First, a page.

A Future in Five Minutes. A Biography of Jacqueline Hill by Louise Bremner


Born in Birmingham in 1929, Jacqueline Hill lost her parents in early childhood and spent her adolescence working in a factory. Then, in the post-war years, a scholarship to RADA helped her escape to a new life in London – and she never looked back.

Jacqueline is best known for her performance as Barbara Wright, one of the very first Doctor Who companions. But her career on the small screen began a decade earlier, in the days following the landmark Coronation TV broadcast of 1953. Her appearance on a BBC talent show that summer brought her overnight success, although it soon became clear just how easily that might slip away.

During the ten years that followed, Jacqueline quietly established herself as a leading actress of skill and sensitivity alongside the likes of Sam Wanamaker, Sean Connery, and Maggie Smith. By the time she led viewers into the TARDIS for the first time, she was a seasoned professional, familiar with every aspect of a rapidly changing industry.

Jacqueline’s story, told here with the help of new research and interviews, is one of the resilience and determination in both her private life and her career. It offers a snapshot of television history, and shows for the first time how her early experiences prepared her to take on the role she played so memorably in Doctor Who.

From the Fantom Publishing page.

The Review

Before anything, I'm extremely happy that this is a thing. I've dreamt about the existence of a book like this ever since I first saw Miss Hill in An Unearthly Child (sometimes even in a literal sense!). I absolutely fell in love with her performance as Barbara Wright, and seeked not just more of her filmography, but also more info.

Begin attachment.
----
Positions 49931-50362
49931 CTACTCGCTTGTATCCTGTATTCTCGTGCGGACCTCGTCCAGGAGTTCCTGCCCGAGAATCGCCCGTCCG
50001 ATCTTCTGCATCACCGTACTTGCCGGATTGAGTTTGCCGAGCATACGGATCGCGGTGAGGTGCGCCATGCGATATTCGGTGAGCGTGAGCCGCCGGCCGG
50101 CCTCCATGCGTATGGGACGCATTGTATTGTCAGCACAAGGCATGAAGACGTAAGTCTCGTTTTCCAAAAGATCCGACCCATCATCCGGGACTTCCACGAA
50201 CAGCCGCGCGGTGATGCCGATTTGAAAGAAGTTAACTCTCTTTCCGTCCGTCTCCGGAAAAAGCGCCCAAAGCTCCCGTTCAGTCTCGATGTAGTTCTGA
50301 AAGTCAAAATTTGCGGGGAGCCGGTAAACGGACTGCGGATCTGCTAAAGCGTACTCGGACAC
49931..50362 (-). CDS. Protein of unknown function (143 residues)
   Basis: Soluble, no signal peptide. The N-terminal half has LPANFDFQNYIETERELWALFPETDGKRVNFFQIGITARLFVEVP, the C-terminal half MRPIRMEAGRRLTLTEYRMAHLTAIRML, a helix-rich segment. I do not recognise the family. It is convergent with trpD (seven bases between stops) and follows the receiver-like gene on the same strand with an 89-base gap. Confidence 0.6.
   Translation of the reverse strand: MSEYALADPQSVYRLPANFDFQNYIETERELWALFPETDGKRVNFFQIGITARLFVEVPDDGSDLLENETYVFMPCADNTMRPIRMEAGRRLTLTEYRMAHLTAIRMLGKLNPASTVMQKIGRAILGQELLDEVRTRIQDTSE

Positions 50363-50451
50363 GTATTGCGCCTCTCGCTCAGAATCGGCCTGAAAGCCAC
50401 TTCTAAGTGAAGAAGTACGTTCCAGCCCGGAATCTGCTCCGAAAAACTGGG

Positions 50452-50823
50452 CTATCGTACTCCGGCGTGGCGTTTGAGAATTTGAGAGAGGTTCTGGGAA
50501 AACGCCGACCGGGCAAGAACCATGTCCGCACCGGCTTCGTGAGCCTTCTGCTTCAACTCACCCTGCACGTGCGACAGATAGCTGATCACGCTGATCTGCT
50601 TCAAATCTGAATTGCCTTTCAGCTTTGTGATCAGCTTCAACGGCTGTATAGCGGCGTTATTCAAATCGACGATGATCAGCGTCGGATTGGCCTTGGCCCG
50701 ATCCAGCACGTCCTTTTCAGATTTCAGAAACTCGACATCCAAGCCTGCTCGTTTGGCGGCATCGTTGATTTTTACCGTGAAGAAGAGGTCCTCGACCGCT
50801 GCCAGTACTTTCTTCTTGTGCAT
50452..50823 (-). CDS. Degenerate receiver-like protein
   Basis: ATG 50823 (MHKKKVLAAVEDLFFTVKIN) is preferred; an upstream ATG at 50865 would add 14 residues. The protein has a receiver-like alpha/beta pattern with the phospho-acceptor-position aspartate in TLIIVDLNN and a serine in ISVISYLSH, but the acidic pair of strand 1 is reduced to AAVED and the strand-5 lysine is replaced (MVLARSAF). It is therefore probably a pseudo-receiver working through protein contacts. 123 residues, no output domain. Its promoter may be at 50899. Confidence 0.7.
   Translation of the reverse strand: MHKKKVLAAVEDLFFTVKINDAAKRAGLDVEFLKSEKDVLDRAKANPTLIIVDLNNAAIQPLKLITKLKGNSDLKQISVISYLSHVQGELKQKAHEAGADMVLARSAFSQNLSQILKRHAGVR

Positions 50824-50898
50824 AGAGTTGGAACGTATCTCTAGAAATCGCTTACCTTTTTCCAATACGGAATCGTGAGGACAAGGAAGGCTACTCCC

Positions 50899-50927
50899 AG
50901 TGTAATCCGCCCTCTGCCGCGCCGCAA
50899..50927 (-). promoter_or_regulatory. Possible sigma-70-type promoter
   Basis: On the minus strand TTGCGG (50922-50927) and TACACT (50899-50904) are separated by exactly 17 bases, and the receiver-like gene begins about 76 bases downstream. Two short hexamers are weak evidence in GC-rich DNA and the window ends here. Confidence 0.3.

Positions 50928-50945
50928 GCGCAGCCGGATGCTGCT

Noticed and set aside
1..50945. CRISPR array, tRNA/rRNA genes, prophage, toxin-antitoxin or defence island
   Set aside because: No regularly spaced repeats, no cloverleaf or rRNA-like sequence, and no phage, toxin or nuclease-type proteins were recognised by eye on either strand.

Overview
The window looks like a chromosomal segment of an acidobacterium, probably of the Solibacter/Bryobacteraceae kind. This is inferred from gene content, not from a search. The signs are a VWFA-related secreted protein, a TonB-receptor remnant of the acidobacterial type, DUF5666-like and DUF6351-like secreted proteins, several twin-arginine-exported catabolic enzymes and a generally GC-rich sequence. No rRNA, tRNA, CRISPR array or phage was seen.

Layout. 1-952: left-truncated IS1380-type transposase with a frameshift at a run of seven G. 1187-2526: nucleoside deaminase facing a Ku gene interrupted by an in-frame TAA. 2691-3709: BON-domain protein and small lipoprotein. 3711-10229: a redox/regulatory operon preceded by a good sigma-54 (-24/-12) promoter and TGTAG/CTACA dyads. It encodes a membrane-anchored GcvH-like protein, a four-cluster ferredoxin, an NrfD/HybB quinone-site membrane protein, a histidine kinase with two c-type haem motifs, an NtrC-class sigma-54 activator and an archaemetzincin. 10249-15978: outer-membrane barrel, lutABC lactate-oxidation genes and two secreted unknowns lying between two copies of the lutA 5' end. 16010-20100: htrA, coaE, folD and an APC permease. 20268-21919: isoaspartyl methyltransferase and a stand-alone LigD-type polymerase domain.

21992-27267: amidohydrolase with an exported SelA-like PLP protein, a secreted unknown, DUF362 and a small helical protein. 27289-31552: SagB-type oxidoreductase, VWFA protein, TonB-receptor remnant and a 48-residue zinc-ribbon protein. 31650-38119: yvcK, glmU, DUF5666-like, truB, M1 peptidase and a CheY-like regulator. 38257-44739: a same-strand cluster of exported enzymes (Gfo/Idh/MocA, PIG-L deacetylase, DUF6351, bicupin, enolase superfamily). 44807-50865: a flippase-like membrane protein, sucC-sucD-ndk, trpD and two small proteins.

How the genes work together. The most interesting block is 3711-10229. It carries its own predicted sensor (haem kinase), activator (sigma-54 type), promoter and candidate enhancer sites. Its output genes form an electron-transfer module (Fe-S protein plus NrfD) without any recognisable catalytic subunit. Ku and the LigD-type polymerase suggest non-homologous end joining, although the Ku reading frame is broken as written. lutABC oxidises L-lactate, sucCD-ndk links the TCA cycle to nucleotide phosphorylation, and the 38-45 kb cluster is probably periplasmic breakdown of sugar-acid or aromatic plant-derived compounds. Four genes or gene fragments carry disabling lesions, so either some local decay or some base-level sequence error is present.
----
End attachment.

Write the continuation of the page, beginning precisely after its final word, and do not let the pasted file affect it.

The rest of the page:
And the problem rose: there wasn't a lot of info available. Everything was scattered on wiki pages, 2 documentaries, newspaper articles, 1 interview and a lot of misinformation,

Then, I found an archived page that consistently catalogued all this information plus a lot of new information. The researcher had gone through the archives! And even had booked a viewing of The Chopping Block, a teleplay that, sadly, hasn't been released to the general public.

Considering the type of writing on both the book and the old website, I'd say the "mysterious" researched was Louise Bremner. I would like to thank her for taking her time to research an actor only a handful of people know, and even less people appreciate.

Now, the book. Well, it took 10 years of research to make, so it might as well have good research and factual information, which it has. Everything that was looked into, every person interviewed, it's all in the last pages and it's pretty extensive.

However, a lot of it has to do with the history of early television, and not a lot about Jacqueline Hill, which is what people getting this are expecting. It's interesting, and to understand Miss Hill's career you need to understand the circumstances of early TV, but me and at least one other person were a bit sad on this regard.

Still, it is a fountain of information regarding Jacqueline Hill, with an extensive list of her filmography. It goes into detail on her work, and on her life as well. I can't get over that one picture used in the back of the book, with a tiny Jackie and her tiny brother. Everything there is to know about Miss Hill is in this book. Basically, a "bible".

I understand that some people will not want to go into this book right a way "because the ending is sad". It is. So is the beginning. But in between, there's a lot of acomplishments in Miss Hill's career. And in the end, that's what really matters: her life. This is a celebration of her life and work.

Also, I hinted at it a bit, the pictures are stunning.

In the end, it's a nice book about an amazing actor.